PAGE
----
Case licensed knives

Case has regularly manufactured knives under licenses with American icons like Elvis Presley Enterprises, Coca-Cola Company, Boy Scouts of America, Ducks Unlimited, John Deere, Sturm, Ruger & Co., National Wild Turkey Federation, John Wayne, Dale Earnhardt, Jr., Johnny Cash and Brooks & Dunn. Case has also partnered with custom knifemaker Tony Bose to produce new designs.[5]

Steel types

Chrome vanadium (CV)

Chrome vanadium is a special formula of alloyed cutlery steel known for its ease of re-sharpening. (CV blades require extra care. A thin film of oil should be kept on the blade to maintain the polished finish of the steel.)

Case Tru-Sharp Surgical Stainless Steel (SS)

Case Tru-Sharp Surgical Stainless Steel is a high-carbon steel. It offers excellent blade strength and corrosion resistance.[4]

Damascus (DAM)

Damascus steels date back to the Crusades, and are named for the famous Syrian city where some of the first man-made metals were traded publicly. It consists of thin layers of metal that are heated together to form a laminated solid. Designs take shape as layers are folded in then welded together by forging.

BG42 (BG42)

BG42 is a domestic alloy steel. It is an aeronautics bearing-grade composition with added carbon and vanadium.


154-CM is an American-made stainless alloy. It combines three principal elements: carbon, chromium, and molybdenum. Added levels of carbon and chromium are also used. Re-sharpening can require extra effort, but is needed less often.


W.R. Case & Sons has been the recipient of awards in the cutlery industry over the years. In 2004 Case was awarded the Industry Achievement Award at the Blade Show held in Atlanta, GA; the Case Family Brands Encyclopedia Set was awarded the Blade Magazine Investor Collector Knife of the Year at the same show. The Case SlimLock won an Editor's Choice Award from Popular Mechanics Magazine.[6] In 2008 Case won "Collaboration Knife of the Year" at Blade Magazine's Blade Show in Atlanta, GA with a Tony Bose designed piece named the "Arkansas Hunter".[7]

Case has also won awards for advertising and marketing, for instance its packaging designs won in two categories at the North American Packaging Competition for Excellence: Best Family Packages and General Superiority According to End-Use Household. The Case website won an ADDY award for creative excellence in 2006.[8] A Case packaging design won the Best of the Show Award at the North American Packaging Competition for Excellence in the Collector's Item category.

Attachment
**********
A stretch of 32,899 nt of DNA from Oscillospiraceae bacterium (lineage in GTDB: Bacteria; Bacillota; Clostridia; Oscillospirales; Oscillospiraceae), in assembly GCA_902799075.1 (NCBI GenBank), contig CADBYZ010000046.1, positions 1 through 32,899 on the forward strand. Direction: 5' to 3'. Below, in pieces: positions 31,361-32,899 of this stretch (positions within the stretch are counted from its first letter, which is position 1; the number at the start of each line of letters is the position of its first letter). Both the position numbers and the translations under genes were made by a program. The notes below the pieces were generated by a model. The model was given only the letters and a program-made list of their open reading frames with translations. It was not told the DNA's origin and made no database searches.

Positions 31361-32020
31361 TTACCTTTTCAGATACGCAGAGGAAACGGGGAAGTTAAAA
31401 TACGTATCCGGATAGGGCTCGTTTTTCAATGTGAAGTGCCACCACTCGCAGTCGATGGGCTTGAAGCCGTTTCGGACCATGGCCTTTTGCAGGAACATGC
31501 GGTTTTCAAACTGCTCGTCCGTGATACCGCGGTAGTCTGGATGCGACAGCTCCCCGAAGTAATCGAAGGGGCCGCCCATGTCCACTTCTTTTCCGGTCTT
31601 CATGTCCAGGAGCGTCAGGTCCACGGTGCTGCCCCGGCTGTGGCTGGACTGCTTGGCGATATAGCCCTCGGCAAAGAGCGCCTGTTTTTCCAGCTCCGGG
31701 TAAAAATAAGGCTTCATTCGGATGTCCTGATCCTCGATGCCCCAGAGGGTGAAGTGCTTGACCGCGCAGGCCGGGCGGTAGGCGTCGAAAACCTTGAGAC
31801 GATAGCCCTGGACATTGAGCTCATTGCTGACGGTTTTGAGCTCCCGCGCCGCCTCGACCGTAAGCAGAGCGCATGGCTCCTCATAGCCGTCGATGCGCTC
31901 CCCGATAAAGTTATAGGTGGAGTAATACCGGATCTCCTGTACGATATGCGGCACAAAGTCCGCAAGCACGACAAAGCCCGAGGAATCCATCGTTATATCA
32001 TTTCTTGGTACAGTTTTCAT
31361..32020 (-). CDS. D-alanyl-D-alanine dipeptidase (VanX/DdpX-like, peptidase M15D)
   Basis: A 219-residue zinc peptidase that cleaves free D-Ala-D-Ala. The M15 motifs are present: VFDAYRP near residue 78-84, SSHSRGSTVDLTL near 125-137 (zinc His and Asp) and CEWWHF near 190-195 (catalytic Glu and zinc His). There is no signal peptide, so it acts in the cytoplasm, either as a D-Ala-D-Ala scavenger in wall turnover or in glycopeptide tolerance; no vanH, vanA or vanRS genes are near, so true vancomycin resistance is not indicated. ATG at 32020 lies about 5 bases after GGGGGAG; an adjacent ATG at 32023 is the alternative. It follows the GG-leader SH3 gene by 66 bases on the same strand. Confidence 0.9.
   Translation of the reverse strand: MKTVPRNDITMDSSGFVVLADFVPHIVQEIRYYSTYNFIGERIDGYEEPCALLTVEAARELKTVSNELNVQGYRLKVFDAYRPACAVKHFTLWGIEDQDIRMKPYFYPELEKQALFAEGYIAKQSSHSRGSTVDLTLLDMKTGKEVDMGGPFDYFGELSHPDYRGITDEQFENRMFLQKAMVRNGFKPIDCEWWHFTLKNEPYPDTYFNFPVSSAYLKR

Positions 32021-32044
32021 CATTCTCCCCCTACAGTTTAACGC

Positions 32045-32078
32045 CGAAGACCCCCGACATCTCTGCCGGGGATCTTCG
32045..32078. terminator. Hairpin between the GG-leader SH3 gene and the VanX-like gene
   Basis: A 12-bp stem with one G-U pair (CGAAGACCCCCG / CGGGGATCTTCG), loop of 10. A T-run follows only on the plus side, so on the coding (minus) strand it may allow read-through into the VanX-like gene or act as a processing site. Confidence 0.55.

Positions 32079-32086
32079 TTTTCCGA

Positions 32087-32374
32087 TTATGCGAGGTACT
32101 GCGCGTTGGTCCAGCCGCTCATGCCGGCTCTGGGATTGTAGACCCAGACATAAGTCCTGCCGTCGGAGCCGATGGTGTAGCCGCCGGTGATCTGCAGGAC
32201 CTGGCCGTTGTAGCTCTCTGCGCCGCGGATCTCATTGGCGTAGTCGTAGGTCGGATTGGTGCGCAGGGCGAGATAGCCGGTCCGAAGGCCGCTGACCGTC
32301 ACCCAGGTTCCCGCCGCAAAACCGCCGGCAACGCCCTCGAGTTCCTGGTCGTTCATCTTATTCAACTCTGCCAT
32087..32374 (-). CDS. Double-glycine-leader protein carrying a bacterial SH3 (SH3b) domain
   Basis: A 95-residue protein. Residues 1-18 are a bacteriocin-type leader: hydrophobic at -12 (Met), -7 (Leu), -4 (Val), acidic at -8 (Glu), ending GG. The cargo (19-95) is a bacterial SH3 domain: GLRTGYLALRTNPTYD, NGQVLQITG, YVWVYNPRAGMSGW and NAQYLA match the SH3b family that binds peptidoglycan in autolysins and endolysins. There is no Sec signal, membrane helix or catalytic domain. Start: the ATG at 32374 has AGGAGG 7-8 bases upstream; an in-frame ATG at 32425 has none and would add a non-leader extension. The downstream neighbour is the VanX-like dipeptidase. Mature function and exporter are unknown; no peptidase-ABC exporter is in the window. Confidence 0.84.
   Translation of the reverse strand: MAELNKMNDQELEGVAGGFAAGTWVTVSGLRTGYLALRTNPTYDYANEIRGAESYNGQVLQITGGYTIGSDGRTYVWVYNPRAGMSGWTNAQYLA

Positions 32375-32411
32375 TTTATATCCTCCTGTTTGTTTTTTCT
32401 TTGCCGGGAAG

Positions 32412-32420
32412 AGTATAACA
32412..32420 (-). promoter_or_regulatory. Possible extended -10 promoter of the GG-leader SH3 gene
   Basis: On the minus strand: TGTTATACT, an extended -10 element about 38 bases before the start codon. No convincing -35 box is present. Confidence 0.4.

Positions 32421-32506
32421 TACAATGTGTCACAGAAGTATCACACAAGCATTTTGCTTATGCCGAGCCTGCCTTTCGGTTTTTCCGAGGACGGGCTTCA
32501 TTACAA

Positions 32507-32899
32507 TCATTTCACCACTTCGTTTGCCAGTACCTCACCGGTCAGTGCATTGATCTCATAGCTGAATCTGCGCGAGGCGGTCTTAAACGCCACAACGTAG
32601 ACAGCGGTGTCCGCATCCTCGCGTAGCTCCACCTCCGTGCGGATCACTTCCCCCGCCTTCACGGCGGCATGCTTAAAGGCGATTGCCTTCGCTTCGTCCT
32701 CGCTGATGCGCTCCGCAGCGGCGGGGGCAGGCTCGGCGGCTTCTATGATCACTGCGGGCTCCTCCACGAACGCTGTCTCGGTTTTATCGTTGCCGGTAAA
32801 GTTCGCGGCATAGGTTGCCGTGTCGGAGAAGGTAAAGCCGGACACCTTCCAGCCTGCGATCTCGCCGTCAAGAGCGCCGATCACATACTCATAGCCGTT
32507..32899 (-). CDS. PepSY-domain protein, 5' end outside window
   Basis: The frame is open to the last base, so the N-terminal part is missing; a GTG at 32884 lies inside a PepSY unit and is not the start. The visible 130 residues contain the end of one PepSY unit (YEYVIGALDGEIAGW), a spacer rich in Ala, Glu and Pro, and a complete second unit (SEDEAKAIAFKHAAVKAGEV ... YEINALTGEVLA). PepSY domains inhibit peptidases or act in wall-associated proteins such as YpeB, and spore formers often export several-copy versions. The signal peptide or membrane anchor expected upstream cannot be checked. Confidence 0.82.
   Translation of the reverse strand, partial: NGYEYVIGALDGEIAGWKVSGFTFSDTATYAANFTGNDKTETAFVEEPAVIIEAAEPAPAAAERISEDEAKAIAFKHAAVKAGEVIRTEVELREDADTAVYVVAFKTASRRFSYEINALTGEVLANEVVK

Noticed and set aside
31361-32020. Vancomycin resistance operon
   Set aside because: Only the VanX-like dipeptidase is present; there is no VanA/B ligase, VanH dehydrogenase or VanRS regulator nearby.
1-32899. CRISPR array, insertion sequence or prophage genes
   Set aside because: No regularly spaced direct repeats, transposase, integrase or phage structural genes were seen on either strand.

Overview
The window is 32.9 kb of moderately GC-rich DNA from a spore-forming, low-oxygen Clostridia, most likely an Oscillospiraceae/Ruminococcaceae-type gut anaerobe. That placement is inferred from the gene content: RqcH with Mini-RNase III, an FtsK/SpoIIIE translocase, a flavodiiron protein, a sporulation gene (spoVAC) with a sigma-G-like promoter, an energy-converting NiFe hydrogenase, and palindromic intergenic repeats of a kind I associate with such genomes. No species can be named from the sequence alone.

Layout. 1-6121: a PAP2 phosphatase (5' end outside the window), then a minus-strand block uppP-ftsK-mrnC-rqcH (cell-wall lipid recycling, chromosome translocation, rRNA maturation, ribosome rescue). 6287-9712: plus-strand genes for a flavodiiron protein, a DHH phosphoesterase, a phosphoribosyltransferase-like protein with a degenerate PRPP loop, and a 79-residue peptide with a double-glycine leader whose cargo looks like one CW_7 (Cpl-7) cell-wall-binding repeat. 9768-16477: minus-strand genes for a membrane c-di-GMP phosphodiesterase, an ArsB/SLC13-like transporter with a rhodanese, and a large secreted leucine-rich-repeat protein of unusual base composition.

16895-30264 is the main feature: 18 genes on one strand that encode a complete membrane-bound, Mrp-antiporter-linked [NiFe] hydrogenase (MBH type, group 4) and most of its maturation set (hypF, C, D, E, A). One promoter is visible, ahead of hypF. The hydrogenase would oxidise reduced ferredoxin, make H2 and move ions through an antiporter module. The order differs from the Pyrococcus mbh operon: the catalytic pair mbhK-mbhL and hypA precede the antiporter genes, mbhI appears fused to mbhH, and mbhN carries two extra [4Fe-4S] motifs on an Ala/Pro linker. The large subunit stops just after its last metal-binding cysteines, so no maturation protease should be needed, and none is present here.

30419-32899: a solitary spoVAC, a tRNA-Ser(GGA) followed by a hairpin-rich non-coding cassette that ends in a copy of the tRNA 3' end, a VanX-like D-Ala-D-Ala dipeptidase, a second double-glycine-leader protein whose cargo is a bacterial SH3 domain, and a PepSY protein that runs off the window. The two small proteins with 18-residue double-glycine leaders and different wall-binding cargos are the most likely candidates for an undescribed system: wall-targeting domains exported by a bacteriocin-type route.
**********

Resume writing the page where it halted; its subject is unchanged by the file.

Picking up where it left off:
Case Collectors Club

In 1972, Dewey Ferguson, a Case knife collector and author, wrote to Case President Bob Farquharson about forming a knife collectors association for the W. R. Case & Sons Cutlery Company. The Case Collectors Club (CCC) was established in 1981. A newsletter was introduced in March of that year to formalize communications between Case and its club members. The first edition of the newsletter was in black and white and had eight pages. During the same year, the first Case Collectors Club Annual Club Knife, an Appaloosa Bone Large Trapper (A6151 SSP), was made available to club members. The club began with 426 charter members in 1981. Today, there are nearly 18,000 members. Ferguson was listed on Case's "Wall of Fame" in 2001.[1]


  1. 1 2 Boser, Shirley; John Sullivan (2006). W.R. Case & Sons Cutlery Company. Arcadia Publishing. ISBN 978-0-7385-3937-9.
  2. Price, C. Houston; Mark D. Zalesky (2008). Official Price Guide to Collector Knives (15 ed.). Random House Digital. p. 499. ISBN 978-0-375-72280-6.
  3. "The Zippo/Case Museum". Blade Magazine. 2006-08-01. Retrieved 2010-02-13.
  4. 1 2 3 4 Hollis, Durwood (2003), "New Sporting Folders", Sporting Knives 2003: 74–79, ISBN 0-87349-430-X
  5. Winter, Butch (2003), "Collaborations with Custom Knifemakers", Sporting Knives 2003: 154–161, ISBN 0-87349-430-X
  6. Feightner, Fred (2007-05-14). "W.R. Case and Sons' Damascus-bladed SlimLock Receives Popular Mechanics' Editor's Choice Award at National Hardware Show". Popular Mechanics. Retrieved 2010-02-13.
  7. "2008 BLADE Magazine Knife of the Year Award winners". Blade Magazine. 2008-07-22. Retrieved 2010-02-13.
  8. Feightner, Fred (2006-04-06). "Case Cutlery Website Honored with ADDY Award". Popular Mechanics. Retrieved 2010-02-13.